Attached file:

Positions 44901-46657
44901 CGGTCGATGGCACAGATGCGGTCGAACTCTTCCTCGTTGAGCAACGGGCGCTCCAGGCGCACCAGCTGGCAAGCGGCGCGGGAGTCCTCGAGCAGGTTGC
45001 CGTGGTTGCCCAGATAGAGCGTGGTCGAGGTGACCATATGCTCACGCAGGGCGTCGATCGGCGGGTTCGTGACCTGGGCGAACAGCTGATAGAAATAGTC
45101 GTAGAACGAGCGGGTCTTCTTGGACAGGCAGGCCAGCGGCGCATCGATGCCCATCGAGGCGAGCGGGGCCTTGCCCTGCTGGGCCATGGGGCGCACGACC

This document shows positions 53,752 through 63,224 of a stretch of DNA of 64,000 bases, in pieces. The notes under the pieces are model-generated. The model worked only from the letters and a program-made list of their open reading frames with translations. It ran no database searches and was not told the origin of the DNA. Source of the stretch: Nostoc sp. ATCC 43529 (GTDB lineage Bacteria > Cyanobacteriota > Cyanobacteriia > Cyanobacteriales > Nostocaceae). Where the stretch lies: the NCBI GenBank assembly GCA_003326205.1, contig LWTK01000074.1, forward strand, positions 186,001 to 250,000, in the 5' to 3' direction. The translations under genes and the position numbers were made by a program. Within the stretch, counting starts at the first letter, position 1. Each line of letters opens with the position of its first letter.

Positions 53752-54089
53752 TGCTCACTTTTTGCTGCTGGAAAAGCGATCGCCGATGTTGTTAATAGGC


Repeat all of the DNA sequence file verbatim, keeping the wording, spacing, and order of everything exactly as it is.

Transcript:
Positions 44901-46657
44901 CGGTCGATGGCACAGATGCGGTCGAACTCTTCCTCGTTGAGCAACGGGCGCTCCAGGCGCACCAGCTGGCAAGCGGCGCGGGAGTCCTCGAGCAGGTTGC
45001 CGTGGTTGCCCAGATAGAGCGTGGTCGAGGTGACCATATGCTCACGCAGGGCGTCGATCGGCGGGTTCGTGACCTGGGCGAACAGCTGATAGAAATAGTC
45101 GTAGAACGAGCGGGTCTTCTTGGACAGGCAGGCCAGCGGCGCATCGATGCCCATCGAGGCGAGCGGGGCCTTGCCCTGCTGGGCCATGGGGCGCACGACC

This document shows positions 53,752 through 63,224 of a stretch of DNA of 64,000 bases, in pieces. The notes under the pieces are model-generated. The model worked only from the letters and a program-made list of their open reading frames with translations. It ran no database searches and was not told the origin of the DNA. Source of the stretch: Nostoc sp. ATCC 43529 (GTDB lineage Bacteria > Cyanobacteriota > Cyanobacteriia > Cyanobacteriales > Nostocaceae). Where the stretch lies: the NCBI GenBank assembly GCA_003326205.1, contig LWTK01000074.1, forward strand, positions 186,001 to 250,000, in the 5' to 3' direction. The translations under genes and the position numbers were made by a program. Within the stretch, counting starts at the first letter, position 1. Each line of letters opens with the position of its first letter.

Positions 53752-54089
53752 TGCTCACTTTTTGCTGCTGGAAAAGCGATCGCCGATGTTGTTAATAGGC